IN THE HIGH COURT OF LESOTHO
In the matter between:'
SHAG MING SHENG
Delivered by the Honourable Mr. Justice W.C.M. Maqutu on the 25th day of August, 1997
The accused is charged with three counts of murder:-
In that upon or about the 6th day of August 1994 and at or near Top Top, Lekhaloaneng, in the district of Maseru, the said accused did unlawfully and intentionally kill one Xu-Wenda by shooting him with a gun with intent to murder him.
That the said accused is charged with the crime of murder. In that upon or about the 6th day of August, 1994 and at or near Top-Top, Lekhaloaneng, in the district of Maseru, the said accused did unlawfully and intentionally kill one Ha-Ja-Mei by shooting her with a gun with intent to murder her. COUNT III That the said accused is charged with the crime of murder.
In that upon or about the day 6th day of August 1994 and at or near Top-Top, Lekhaloaneng, in the district of Maseru, the said accused did unlawfully and intentionally strangle Yiao Yi Xu with a rope with intent to murder him."
Before the accused pleaded, Mr. Phoofolo for the accused challenged the court's jurisdiction to try the accused because he claimed the accused had been abducted from South Africa and handed to the Lesotho police. This could according to Mr. Phoofolo have been done by the South African police or agents of the Lesotho police.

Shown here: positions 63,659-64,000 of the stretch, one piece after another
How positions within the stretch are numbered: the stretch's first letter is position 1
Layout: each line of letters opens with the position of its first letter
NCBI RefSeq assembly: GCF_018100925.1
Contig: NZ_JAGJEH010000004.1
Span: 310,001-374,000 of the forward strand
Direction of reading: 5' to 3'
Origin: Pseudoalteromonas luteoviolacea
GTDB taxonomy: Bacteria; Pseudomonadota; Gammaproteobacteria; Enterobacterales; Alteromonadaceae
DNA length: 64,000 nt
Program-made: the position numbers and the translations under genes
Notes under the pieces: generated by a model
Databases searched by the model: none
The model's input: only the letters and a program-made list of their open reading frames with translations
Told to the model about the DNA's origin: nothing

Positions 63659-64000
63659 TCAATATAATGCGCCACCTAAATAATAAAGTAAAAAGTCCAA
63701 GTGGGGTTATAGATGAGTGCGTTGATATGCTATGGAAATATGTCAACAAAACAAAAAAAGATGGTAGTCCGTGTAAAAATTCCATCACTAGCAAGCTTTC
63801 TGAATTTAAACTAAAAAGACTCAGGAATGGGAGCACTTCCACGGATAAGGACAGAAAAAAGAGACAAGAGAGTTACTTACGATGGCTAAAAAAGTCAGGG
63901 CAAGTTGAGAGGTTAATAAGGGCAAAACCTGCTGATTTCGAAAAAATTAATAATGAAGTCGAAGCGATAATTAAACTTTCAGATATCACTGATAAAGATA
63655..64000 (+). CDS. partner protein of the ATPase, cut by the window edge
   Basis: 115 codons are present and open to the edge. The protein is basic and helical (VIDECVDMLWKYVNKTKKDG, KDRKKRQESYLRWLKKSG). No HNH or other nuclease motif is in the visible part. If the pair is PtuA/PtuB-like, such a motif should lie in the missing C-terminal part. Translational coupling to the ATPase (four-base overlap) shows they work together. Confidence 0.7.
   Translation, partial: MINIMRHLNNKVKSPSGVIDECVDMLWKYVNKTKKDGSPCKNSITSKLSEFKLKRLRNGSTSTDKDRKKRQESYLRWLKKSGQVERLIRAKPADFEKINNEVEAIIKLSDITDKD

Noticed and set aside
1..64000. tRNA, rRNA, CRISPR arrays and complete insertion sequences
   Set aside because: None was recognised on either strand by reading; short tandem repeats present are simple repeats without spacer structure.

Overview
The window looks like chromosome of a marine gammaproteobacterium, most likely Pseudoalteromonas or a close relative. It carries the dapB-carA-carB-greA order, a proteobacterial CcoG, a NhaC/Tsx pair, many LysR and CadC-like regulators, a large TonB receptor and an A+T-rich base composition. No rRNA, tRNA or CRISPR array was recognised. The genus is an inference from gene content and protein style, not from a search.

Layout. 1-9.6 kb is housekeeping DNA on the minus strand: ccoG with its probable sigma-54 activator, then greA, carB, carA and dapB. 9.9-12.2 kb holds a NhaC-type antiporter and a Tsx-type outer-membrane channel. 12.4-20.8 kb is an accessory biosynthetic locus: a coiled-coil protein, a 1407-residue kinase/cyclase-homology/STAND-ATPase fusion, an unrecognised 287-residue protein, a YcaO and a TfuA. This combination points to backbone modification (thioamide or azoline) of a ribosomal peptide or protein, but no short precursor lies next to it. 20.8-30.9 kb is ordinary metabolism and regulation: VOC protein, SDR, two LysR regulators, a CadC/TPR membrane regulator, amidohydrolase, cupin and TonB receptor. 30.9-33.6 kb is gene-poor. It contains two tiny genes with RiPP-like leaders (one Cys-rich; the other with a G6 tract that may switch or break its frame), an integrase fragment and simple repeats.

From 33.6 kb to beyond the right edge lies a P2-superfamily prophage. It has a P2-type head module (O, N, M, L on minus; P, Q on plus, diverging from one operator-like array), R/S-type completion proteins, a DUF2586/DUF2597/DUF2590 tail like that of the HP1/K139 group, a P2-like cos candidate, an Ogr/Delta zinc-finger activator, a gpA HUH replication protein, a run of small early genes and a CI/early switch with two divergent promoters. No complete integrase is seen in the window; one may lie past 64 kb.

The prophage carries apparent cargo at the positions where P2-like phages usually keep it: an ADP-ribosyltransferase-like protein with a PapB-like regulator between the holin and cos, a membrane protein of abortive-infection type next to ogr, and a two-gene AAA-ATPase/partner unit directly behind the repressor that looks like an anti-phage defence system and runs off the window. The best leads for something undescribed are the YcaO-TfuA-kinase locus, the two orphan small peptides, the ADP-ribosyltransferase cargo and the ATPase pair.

At the time the objection was made, Mr. Phoofolo was not sufficiently equipped with authorities to back up his objection to the court's jurisdiction. He promised to bring authorities on which he founded his application. I dismissed his objection and, promised to give my reasons later while giving him the right to bring the authorities on which he based his application.
Roughly speaking my reason for dismissing this application was that there has always been an exchange of non-political prisoners between the Lesotho and South African police forces. There was no extradition treaty at the time. Nevertheless criminals knew that they could not commit crimes and hope that just by crossing the border they were safe from the arm of the law. Somehow a suspect used to pitch up at the border for the police who wanted him to receive him into custody.
Our courts never asked any questions because there was no extradition treaty or any legal machinery for the extradition of fugitive offenders. It is common cause that in 1994 no such treaty existed. I noted that police used to say a suspect just made himself available for arrest. I added that everybody knew this was not true and that he must have been sent by the police on the other side of the border.
The case proceeded and at the end of the trial Mr. Phoofolo revisited the question of jurisdiction with full force. By then he had all the authorities. Crown Counsel was not adequately prepared to meet Mr. Phoofolo's argument. I heard both sides and gave them leave to file written argument on this point. During that, the method of accused's arrest and facts that preceded it were elicited as part of the evidence.